At age 30, I was 10 months into my new city of Dallas, Texas. I would be starting grad school in a few months. I spent my Saturday mornings floating in my community pool chasing clouds. Everything around me felt like spring – fresh and new. Being single was an asset providing the freedom of movement and self-determination I needed to move away from family and start fresh halfway across the country. I did not have to consider the opinion of another person (other than my mom who was all for it) when deciding my life’s goals. I was aware of my singleness. However, that awareness was a soft rimshot in the background of my mind. Life’s music loudly drowned out the noise.
The 2009 census data revealed 70% of black women remained unmarried. This data point became the topic of many talk shows and evening news specials with talking heads sounding alarms about women like me – educated, female, and black – doomed to be forever single. The rimshot became a foreboding boom. The warning was not just from distant media figures that could be tuned into and turn off of my own volition. Every married person I encountered had a a stick in hand adding to the cacophony. When an invitation to dinner by a married couple turned out to be a kamikaze blind date, I felt the impact of that stick right across my forehead. It was if my singleness made other people uncomfortable. They felt urged to fix it with or without my permission.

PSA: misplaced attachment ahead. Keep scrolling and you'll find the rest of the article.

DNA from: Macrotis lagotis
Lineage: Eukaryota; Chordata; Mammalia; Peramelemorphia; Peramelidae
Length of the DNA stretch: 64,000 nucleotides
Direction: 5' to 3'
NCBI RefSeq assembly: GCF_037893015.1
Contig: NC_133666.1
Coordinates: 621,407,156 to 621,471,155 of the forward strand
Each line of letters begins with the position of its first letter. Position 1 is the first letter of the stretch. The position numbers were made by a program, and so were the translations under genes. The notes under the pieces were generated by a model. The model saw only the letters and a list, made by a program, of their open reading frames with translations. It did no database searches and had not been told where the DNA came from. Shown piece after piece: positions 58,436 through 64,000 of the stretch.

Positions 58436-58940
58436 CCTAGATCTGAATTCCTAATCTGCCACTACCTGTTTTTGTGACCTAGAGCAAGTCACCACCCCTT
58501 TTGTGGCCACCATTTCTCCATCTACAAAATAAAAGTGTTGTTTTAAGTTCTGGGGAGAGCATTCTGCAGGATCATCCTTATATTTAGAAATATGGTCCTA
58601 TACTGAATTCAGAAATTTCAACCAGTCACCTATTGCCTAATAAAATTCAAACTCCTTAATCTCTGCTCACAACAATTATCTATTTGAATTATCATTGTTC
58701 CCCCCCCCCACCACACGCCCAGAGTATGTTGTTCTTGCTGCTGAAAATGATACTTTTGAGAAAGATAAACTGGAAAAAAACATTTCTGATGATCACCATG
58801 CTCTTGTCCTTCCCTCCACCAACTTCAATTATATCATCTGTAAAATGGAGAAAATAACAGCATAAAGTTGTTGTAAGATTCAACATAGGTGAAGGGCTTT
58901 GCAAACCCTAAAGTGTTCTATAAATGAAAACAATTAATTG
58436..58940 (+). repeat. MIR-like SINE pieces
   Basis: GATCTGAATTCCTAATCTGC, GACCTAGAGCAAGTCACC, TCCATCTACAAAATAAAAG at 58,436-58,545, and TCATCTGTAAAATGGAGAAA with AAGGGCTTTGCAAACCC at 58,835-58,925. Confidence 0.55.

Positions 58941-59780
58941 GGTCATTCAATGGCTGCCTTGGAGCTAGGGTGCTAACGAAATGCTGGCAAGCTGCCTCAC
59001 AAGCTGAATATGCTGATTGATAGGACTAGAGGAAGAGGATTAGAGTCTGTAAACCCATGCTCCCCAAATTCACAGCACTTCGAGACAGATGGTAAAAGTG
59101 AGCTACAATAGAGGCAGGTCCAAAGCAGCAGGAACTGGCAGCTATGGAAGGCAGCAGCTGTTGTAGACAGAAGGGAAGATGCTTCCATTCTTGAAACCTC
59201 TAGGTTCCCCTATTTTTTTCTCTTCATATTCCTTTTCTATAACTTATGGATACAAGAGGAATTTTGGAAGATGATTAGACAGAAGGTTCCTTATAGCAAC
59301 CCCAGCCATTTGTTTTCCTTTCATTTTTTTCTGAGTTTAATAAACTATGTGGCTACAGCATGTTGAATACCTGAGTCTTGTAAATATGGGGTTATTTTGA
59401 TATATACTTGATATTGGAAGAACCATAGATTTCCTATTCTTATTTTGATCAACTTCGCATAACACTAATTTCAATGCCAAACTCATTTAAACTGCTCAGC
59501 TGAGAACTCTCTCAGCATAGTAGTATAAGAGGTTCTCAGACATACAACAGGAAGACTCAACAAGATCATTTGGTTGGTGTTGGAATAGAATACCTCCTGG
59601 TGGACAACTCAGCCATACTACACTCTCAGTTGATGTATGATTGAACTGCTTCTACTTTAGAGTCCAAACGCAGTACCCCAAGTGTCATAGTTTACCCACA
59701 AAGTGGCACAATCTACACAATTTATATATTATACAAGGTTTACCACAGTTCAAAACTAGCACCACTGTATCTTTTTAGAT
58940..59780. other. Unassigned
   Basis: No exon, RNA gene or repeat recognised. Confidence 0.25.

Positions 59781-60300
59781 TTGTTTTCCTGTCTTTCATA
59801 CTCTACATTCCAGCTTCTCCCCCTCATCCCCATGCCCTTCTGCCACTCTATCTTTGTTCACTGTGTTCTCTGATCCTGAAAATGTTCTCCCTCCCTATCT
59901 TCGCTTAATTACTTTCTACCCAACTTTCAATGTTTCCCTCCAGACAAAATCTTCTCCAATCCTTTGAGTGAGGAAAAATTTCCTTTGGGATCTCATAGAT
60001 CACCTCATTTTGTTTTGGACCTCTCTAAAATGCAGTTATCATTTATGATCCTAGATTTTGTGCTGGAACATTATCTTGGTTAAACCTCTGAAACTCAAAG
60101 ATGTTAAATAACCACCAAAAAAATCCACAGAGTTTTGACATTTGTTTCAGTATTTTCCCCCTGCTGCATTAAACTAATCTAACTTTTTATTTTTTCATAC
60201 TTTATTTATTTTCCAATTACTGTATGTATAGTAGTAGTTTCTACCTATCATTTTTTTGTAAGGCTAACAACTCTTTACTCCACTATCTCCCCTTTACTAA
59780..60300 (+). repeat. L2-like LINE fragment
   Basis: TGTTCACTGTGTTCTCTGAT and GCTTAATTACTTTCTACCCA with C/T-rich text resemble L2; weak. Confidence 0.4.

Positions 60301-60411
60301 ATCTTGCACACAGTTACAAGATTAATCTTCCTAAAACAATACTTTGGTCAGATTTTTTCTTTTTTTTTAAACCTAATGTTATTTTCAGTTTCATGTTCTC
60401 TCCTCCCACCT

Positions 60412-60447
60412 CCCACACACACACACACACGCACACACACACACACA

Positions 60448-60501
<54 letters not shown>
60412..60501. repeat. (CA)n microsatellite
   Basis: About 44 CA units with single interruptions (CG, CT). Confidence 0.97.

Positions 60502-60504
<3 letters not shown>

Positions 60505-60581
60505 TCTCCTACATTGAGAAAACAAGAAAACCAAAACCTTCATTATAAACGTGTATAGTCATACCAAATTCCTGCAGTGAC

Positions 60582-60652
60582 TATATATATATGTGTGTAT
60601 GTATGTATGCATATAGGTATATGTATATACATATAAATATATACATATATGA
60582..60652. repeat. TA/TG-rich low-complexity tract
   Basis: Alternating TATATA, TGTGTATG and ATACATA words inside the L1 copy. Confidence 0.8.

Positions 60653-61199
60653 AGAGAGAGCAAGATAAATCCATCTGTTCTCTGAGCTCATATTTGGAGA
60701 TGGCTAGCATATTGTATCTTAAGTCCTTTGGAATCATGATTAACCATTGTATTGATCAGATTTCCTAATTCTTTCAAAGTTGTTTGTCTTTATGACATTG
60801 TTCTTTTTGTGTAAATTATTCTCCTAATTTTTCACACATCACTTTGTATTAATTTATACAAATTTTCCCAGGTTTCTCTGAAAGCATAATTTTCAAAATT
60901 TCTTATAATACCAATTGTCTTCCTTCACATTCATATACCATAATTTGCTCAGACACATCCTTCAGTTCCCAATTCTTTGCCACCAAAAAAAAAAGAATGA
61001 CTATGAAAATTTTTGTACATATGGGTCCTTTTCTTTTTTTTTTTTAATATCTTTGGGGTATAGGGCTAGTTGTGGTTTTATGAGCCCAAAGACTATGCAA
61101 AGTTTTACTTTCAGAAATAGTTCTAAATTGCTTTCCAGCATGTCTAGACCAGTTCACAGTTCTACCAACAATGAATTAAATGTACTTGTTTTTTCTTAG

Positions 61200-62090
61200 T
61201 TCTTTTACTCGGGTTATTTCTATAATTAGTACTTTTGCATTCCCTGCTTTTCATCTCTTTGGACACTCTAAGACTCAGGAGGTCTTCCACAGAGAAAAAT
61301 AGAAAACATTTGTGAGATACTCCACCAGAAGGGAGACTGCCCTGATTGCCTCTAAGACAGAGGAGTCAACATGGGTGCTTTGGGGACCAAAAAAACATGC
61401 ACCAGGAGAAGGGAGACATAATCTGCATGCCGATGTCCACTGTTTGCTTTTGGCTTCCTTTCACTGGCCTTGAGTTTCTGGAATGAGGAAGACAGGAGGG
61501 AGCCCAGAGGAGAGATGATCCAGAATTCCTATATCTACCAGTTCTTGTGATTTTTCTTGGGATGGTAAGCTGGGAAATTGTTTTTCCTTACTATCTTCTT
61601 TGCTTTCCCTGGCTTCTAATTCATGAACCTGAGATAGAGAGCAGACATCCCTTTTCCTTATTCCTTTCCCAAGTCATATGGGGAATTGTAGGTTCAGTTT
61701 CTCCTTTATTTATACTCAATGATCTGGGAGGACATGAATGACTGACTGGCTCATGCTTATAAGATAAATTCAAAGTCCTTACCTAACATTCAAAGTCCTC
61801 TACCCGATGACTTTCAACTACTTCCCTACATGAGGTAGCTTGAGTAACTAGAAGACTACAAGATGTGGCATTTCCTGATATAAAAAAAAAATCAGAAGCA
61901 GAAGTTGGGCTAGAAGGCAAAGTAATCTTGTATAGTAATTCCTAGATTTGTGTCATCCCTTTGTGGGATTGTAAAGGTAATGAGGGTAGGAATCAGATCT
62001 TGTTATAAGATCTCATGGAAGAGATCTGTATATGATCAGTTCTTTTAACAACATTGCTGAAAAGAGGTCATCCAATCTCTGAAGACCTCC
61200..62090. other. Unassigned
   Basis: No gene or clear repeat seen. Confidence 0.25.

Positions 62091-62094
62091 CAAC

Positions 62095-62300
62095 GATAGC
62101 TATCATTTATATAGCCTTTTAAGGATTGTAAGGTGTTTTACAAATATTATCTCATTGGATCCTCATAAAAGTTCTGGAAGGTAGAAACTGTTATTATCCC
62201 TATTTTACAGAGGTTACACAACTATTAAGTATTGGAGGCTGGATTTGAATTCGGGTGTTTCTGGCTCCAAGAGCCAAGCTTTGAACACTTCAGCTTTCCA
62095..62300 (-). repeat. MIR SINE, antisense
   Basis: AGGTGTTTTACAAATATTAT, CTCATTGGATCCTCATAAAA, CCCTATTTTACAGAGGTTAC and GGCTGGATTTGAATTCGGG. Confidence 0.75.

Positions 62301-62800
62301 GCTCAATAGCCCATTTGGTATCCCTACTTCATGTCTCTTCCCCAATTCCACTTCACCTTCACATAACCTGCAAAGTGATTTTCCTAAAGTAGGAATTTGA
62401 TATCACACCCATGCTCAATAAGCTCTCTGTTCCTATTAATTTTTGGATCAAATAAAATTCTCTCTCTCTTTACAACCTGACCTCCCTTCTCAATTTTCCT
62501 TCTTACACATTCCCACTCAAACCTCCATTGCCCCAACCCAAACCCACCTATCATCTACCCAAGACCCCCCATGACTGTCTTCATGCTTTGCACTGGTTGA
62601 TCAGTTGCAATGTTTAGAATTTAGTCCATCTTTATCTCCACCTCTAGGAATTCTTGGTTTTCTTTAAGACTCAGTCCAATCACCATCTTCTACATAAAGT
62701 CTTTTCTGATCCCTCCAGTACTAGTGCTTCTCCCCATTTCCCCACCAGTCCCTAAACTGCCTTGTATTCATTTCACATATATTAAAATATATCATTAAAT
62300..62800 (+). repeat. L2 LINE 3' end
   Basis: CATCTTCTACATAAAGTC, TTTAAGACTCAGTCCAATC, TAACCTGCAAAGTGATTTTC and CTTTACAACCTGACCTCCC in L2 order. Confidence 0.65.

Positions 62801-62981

I attended a beautiful wedding this weekend alone, still single. The bride, 50 years old, married later in life. Turns out that 2009 census data had been misinterpreted.
A look at recent census data will tell you that the 70 percent we keep hearing about has been misconstrued. According to 2009 data from the Census Bureau, 70.5 percent of black women in the United States had never been married — but those were women between the ages of 25 and 29. Black women marry later, but they do marry. By age 55 and above, those numbers showed, only 13 percent of black women had never been married. In fact, people who have never married in their lifetimes are in the clear minority, regardless of race.Angela Stanley, New York Times
Early in life, I learned that the natural trajectory of a woman’s life went something like – daughter, sister, friend, girlfriend, fiancé, wife, and mother. Who are you if you do not belong to anyone? I wanted to learn who I was before having to be everything to someone else. I am brave, witty, funny even. I care way to deeply about everything. I love big and wide. I am dependable. I trust against the residue of doubt that bad experiences have left behind. I am adventurous in measured doses. And I learned all of this about myself while being single.
This is not a “Say it loud. I’m singe and I’m proud,” post. It is an acknowledgment that my singleness has served a purpose. Marriage is still a goal, not just THE goal.